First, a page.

Surely it just had to be a sick joke. Coinciding with the start of the Conservatives' half-yearly conference in Harrogate - appropriately on April Fool's Day - William Hague had to contend with the distraction of Michael Ashcroft's elevation to the peerage. Who could credit that, yet again, on the day that the media circus would be in town, ostensibly to report on the party's presentation of a flavour of its agenda for the next election, events would be dominated by reminders of Tory sleaze?
Armies of cameramen and journalists were on an Ashcroft hunt. Tory spin doctors were beside themselves with exasperation as Mr Ashcroft played hide-and-seek before finally facing the cameras to say how delighted he was at the prospect of becoming Lord Ashcroft of Belize. Meanwhile, Tony Blair was busy stacking the Lords with yet more of his poodles and cronies while barely anyone noticed.
The events surrounding the Ashcroft affair have reinforced two important facts about the Conservative Party. First, Mr Hague has a chairman of the party, in the shape of Michael Ancram, whose abilities and stature go from strength to strength. I have never known a Tory politician to be so adept at handling crises, and the media, with such courtesy, patience and cheery optimism. It is probably because Mr Ancram has had so much experience at having to deal with bucket-loads of trouble over the past two years that there is absolutely nothing that fazes him any more.
Before last Christmas, hardly a weekend went by without some new horror threatening to engulf the Tory party. Mr Ancram never lost his cool, whether he was dealing with the fall-out from the Lord Archer saga, the dismissal of Steve Norris from the shortlist for London mayoral candidate, or the defection of Shaun Woodward to the Labour Party.
Seeing Mr Ancram in action this weekend - handling the media, jollying along the foot-soldiers in the bars - and seeing him speak to the faithful underlines a hidden asset Mr Hague must retain at all costs. Perhaps the origins of Mr Ancram's skills lie in the training in patient negotiating he had as a minister at the Northern Ireland Office.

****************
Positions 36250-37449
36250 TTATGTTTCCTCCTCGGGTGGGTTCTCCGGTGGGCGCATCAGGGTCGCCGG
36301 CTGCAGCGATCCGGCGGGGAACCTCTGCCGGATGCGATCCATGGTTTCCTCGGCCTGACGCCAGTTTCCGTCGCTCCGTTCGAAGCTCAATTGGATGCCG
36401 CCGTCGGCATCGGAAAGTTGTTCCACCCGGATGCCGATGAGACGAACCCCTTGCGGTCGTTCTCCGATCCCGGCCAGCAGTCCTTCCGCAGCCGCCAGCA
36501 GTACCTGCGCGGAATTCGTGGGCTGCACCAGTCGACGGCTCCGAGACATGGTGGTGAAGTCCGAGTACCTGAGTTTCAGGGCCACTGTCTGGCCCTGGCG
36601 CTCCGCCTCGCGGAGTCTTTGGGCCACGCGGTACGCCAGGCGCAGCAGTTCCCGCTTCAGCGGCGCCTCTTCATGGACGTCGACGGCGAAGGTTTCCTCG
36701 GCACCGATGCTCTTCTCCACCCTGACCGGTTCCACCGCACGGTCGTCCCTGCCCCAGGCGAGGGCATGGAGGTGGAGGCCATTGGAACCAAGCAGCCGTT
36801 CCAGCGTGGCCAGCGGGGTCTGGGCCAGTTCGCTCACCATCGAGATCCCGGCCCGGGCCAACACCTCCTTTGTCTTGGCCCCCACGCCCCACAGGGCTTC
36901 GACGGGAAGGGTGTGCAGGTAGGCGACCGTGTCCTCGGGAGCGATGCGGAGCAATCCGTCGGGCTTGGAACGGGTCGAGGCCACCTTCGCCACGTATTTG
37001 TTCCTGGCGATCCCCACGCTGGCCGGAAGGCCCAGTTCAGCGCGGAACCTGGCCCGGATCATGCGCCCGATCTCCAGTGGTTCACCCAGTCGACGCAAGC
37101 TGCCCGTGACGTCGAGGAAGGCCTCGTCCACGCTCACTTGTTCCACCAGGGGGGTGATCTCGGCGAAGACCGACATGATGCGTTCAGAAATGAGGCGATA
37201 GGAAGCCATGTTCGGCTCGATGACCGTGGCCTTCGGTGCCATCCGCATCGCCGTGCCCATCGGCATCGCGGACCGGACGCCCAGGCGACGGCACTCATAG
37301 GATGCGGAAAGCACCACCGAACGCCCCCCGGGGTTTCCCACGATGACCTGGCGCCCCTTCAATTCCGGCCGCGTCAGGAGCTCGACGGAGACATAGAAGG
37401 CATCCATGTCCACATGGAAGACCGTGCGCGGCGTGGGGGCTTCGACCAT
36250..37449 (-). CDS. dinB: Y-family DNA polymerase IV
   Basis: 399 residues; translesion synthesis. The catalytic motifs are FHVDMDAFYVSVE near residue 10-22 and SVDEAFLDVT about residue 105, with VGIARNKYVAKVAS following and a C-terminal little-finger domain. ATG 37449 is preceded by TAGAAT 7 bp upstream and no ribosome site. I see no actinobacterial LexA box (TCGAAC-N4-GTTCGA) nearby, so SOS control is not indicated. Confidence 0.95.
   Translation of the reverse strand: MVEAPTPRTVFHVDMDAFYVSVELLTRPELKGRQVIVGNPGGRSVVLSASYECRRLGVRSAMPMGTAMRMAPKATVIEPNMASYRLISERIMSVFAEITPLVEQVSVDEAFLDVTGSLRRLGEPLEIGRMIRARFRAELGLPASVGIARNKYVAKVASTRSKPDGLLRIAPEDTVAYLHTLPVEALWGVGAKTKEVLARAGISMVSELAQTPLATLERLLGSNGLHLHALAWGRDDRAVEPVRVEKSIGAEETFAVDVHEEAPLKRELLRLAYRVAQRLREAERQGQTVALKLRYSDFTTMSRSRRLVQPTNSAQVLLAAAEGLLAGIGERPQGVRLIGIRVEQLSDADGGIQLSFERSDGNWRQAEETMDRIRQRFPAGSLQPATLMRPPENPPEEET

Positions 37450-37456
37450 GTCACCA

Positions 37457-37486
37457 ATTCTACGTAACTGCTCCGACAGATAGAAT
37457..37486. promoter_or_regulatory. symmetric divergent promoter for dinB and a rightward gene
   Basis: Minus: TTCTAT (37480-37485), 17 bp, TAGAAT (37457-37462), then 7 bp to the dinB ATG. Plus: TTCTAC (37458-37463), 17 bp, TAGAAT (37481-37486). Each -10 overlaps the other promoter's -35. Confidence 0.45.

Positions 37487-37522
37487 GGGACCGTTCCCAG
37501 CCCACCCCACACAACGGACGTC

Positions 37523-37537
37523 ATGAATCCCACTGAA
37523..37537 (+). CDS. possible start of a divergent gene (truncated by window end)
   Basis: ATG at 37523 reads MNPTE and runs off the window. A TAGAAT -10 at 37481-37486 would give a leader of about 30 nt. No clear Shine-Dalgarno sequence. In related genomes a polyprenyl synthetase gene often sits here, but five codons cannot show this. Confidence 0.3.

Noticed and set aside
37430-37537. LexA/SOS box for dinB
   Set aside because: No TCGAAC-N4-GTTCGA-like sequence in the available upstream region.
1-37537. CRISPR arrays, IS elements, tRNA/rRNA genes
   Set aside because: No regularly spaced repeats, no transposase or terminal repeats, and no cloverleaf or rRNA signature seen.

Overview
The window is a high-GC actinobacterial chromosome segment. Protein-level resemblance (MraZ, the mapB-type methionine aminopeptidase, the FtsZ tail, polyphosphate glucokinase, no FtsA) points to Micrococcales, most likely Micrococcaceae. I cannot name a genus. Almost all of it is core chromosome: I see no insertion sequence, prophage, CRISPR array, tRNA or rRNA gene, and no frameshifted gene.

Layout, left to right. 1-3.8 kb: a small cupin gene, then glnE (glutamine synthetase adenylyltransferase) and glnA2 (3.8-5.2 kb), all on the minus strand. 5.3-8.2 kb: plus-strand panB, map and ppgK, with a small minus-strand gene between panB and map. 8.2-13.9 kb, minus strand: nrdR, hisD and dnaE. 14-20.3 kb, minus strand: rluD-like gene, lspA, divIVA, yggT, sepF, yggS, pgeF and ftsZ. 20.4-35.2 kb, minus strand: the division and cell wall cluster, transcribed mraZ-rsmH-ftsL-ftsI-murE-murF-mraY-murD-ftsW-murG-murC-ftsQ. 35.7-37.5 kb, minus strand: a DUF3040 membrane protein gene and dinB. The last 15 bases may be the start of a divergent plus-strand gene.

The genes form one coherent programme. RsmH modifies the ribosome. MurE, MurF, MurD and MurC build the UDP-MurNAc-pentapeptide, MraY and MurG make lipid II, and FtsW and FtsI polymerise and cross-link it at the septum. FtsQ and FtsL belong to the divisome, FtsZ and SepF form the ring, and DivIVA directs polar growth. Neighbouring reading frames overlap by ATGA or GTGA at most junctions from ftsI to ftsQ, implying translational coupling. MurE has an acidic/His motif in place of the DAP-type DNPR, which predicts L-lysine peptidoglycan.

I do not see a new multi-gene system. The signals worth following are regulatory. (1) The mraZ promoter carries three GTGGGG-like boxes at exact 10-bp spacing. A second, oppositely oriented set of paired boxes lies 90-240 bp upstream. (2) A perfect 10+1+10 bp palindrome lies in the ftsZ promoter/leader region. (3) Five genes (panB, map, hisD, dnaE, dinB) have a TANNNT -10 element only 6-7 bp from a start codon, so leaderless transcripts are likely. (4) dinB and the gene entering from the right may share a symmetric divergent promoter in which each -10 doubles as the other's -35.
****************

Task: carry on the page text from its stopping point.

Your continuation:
Second, the Tory army of faithful stamp-lickers and foot-sloggers, who were present at the conference, were in a much better shape, and younger, than I had imagined they would be. They were certainly far more upbeat and optimistic about the party's prospects than most Tory MPs, who have given up on winning the next election. I have been a consumer and student of the mind-set of party members long enough to spot whether their optimism is genuine or forced. Believe it or not, they were in remarkably cheery shape.
Trying to find trouble-makers prepared to bad mouth Mr Hague - or even Mr Ashcroft - proved extremely difficult. They are even grateful to their wealthy benefactor for bank-rolling the party and are convinced that it would have ceased to have existed in any recognisable form if he had not poured his largesse into their coffers. If the price is a peerage, so be it. They also now have local figure-heads, in the form of newly selected parliamentary candidates, as a focus for party unity. Most of them had been so shocked, in 1997, at losing those Members of Parliament who had made them feel important on red carpet visits to Westminster, nominated them for MBEs, and sent them boxes of House of Commons chocolates at Christmas that they had lost the incentive to carry on with the thankless tasks of envelope stuffing. Now they once again have a purpose in life.